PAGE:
The problem of climate change, as well as the necessity to preserve the environment and reduce resource consumption and operating costs, is faced by individuals, organizations, and states alike. Every country has its own development path some countries started introducing measures to reduce environmental impact, promote sustainable consumption, and pursue the Sustainable Development Goals decades ago, and have been doing it incrementally. However, there are also countries which are actively developing and making sustainable development policies at national and municipal levels with aggressive targets in the sphere of greenhouse gas emissions reduction, waste management, and digitalization of urban infrastructure.
This publication examines international experience with and government tools for promoting sustainable development, green construction, and energy efficiency in six countries: Russia, the USA, the Netherlands, Great Britain, Japan, and China.
Also, the report reviews legal norms and regulations, practices adopted by public agencies, and voluntary programs to improve sustainability and energy efficiency. The publication gives the following examples of such tools: tax incentives for facilities which fulfil certain requirements related to sustainable development and energy efficiency; state subsidies for projects related to comfortable urban environment and construction of low-energy buildings or zero-energy houses; national plans to increase energy efficiency and reduce the carbon footprint; voluntary certification for compliance with standards of green construction; emissions of green bonds; mechanisms to compensate for greenhouse gas emissions.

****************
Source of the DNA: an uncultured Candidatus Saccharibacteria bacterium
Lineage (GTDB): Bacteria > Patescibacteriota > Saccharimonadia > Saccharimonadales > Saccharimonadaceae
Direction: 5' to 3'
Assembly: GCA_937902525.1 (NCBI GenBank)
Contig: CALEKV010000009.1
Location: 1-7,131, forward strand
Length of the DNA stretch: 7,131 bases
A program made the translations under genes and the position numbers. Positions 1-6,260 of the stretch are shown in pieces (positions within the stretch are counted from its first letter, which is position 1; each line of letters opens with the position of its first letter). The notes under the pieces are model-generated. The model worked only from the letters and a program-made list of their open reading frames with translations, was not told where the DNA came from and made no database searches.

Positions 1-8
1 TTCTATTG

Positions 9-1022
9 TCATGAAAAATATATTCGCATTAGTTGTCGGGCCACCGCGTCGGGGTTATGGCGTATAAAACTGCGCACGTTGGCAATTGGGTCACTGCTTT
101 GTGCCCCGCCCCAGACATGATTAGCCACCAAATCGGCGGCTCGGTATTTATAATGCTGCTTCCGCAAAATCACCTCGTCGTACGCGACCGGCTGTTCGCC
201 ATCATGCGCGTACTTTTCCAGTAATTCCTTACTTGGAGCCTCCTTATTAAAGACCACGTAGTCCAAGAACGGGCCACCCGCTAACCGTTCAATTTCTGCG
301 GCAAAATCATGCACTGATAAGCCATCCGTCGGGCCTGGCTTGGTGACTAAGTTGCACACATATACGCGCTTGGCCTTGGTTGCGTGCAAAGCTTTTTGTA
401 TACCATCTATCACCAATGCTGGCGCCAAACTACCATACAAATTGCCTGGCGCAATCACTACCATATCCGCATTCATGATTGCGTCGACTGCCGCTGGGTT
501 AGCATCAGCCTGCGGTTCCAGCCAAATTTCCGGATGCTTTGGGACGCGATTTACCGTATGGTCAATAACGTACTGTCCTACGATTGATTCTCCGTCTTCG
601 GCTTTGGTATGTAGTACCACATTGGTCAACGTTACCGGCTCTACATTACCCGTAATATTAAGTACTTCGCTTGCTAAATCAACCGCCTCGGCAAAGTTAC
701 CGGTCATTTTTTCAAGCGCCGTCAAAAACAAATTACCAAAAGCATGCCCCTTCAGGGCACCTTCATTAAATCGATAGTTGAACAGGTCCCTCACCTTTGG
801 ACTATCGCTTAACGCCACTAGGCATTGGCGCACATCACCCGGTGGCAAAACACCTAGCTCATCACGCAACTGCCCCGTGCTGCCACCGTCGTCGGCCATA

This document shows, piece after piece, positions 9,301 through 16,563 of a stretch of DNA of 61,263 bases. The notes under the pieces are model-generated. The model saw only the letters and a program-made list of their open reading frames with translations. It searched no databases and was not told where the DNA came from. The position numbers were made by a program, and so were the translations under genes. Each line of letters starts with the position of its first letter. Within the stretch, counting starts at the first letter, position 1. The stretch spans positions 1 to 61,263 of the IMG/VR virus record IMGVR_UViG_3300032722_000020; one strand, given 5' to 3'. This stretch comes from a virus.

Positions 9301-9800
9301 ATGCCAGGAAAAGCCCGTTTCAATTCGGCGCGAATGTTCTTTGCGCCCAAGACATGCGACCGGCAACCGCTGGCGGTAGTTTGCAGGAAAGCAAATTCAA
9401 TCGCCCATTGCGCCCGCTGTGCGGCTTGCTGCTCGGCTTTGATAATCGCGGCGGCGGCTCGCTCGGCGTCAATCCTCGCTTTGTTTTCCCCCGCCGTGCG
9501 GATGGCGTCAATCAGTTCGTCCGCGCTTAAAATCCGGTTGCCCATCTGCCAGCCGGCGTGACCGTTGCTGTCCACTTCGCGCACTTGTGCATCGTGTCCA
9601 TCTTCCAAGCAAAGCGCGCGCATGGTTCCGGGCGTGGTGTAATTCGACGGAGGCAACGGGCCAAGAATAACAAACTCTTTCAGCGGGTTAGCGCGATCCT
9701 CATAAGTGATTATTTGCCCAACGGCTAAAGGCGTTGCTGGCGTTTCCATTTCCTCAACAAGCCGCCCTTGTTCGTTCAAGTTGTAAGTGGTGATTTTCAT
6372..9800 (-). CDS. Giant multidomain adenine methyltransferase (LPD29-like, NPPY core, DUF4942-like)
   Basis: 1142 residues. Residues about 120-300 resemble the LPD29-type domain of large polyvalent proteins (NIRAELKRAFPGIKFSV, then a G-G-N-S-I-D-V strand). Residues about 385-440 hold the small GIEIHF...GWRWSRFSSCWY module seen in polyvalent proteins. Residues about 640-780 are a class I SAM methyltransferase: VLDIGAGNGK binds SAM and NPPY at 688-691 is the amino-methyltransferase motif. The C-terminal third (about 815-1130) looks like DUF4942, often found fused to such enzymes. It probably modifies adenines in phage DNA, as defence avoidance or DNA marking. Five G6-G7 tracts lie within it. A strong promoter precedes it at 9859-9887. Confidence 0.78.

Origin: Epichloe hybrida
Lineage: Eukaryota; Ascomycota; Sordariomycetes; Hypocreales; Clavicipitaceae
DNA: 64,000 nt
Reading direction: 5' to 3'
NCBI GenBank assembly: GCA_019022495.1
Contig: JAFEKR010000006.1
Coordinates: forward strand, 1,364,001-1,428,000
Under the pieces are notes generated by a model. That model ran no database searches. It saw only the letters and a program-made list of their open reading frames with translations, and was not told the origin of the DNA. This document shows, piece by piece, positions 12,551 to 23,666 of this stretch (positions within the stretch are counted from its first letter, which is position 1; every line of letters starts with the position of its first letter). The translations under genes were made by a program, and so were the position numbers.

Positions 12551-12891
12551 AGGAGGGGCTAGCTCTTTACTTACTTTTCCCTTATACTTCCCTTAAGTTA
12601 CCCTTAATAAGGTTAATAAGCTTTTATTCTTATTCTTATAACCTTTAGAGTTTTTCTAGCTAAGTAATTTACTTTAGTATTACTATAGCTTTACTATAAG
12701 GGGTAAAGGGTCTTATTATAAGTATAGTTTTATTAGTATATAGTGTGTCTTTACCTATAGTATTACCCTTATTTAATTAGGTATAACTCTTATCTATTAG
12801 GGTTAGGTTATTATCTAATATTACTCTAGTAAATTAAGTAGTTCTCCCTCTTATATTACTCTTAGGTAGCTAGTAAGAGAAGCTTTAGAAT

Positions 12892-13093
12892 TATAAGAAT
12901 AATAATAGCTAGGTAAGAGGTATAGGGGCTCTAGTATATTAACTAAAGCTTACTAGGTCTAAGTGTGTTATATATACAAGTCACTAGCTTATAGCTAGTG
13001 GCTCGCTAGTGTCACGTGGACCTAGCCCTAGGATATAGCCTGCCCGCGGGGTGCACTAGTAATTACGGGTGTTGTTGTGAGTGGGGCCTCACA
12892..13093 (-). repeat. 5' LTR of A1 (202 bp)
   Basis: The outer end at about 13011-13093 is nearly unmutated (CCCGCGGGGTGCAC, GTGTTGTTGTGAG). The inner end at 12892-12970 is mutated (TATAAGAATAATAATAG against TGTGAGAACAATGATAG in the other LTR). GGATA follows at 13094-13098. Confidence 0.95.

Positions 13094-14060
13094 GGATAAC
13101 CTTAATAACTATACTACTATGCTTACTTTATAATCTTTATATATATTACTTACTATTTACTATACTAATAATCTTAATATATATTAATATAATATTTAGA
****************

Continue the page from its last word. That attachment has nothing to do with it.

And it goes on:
The publication also cites examples of measures introduced as part of pursuing the Sustainable Development Goals in the countries under review. The aim of the study is to demonstrate how government incentives and market-based instruments can be used as a lever to promote the Sustainable Development Goals.